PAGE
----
UNITED NATIONS, Dec 07, (Asia Free Press): Disruptions due to the coronavirus pandemic resulted in considerable increases in malaria cases and deaths between 2019 and 2020, the World Health Organization (WHO), a Geneva-based UN agency survey reveals.
However, “the doomsday scenario” projected by the WHO has not materialized,” Dr Pedro Alonso, Director, WHO Global Malaria Programme, said at the launch of the UN agency’s annual World Malaria Report in Geneva, state-run APP reported.
According to the analysis, moderate disruptions in the delivery of malaria services contributed to 14 million malaria cases and 69,000 deaths. Two thirds (or 47,000) of the additional malaria deaths were due to disruptions in the provision of malaria prevention, diagnosis and treatment during the pandemic.
“The first message is a good news message. Thanks to urgent and strenuous efforts we can claim that the world has succeeded in averting the worst-case scenario of malaria deaths,” Dr Alonso added.
The survey found that only 58 per cent of countries completed their planned campaigns to distribute insecticide-treated mosquito nets (ITNs) in 2020, with most experiencing important delays. Globally, 72 per cent of all ITNs planned for distribution had been distributed by the end of 2020, according to a media report.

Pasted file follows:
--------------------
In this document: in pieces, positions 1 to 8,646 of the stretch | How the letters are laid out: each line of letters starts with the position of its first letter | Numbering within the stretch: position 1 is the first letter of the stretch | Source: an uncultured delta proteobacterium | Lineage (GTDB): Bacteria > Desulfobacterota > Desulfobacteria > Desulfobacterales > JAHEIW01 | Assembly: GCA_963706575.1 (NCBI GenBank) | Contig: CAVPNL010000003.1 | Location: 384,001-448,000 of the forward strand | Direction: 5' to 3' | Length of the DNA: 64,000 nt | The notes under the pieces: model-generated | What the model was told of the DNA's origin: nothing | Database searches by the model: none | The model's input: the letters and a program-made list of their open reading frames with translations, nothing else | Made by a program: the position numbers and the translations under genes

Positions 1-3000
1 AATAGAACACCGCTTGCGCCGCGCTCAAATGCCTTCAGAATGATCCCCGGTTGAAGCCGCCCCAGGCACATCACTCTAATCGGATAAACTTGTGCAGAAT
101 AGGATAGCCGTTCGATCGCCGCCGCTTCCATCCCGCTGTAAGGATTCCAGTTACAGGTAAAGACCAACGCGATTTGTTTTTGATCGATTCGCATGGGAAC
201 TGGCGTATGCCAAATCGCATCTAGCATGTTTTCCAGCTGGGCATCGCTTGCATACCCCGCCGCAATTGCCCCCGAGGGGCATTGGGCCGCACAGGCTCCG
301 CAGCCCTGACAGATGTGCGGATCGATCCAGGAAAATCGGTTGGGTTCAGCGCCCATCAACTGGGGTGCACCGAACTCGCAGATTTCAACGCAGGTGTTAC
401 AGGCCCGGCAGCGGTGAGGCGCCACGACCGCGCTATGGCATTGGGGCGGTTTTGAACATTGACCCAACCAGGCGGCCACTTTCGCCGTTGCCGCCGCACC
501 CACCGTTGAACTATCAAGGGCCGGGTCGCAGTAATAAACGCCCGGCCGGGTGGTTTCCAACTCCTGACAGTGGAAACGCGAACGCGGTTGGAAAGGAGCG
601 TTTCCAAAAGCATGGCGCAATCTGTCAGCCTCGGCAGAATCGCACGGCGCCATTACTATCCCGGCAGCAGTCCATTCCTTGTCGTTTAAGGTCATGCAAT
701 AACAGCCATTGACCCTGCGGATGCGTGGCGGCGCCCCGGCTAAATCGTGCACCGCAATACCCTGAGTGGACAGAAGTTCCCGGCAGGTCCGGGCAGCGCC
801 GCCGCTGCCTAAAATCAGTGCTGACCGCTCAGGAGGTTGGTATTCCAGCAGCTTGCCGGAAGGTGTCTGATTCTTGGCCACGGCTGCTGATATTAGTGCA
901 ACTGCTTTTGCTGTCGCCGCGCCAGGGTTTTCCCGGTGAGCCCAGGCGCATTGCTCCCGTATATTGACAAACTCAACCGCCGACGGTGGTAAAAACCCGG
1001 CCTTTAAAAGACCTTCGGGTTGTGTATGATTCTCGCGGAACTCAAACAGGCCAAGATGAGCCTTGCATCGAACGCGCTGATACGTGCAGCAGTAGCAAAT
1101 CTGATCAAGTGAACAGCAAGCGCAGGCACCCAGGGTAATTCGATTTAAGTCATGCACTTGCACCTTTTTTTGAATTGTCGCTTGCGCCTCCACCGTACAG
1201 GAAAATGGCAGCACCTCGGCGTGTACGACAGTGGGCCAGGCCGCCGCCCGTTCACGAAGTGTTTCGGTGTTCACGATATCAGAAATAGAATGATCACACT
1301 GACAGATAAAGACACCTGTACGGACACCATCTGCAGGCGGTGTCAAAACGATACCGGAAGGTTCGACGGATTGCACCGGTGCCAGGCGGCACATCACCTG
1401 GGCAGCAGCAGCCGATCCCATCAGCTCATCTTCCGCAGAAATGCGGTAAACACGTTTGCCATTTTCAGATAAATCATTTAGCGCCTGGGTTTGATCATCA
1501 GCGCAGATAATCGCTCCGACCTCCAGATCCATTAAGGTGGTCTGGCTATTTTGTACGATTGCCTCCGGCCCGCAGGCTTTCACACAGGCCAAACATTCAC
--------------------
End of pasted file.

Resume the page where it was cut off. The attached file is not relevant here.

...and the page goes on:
“In 2020 of the 65 countries who responded, 37 countries reported partial disruptions (5 per cent to 50 per cent) to malaria diagnosis and treatment services, By 2021 15 countries reported partial disruptions (5 per cent- 50per cent), and 6 countries reported severe disruptions” according to a survey.
“We have a better estimate of the real malaria burden and this is now at 627 thousand deaths in 2020”, Dr Alonso said.
Dr Alonso added, “ Two countries – El Salvador and China – were certified malaria-free by WHO in 2021”.
This year’s World malaria report used a new methodology to estimate malaria deaths worldwide, resulting in a larger share (7.8 per cent) of deaths among under-five children than previously recognized (4.8 per cent).
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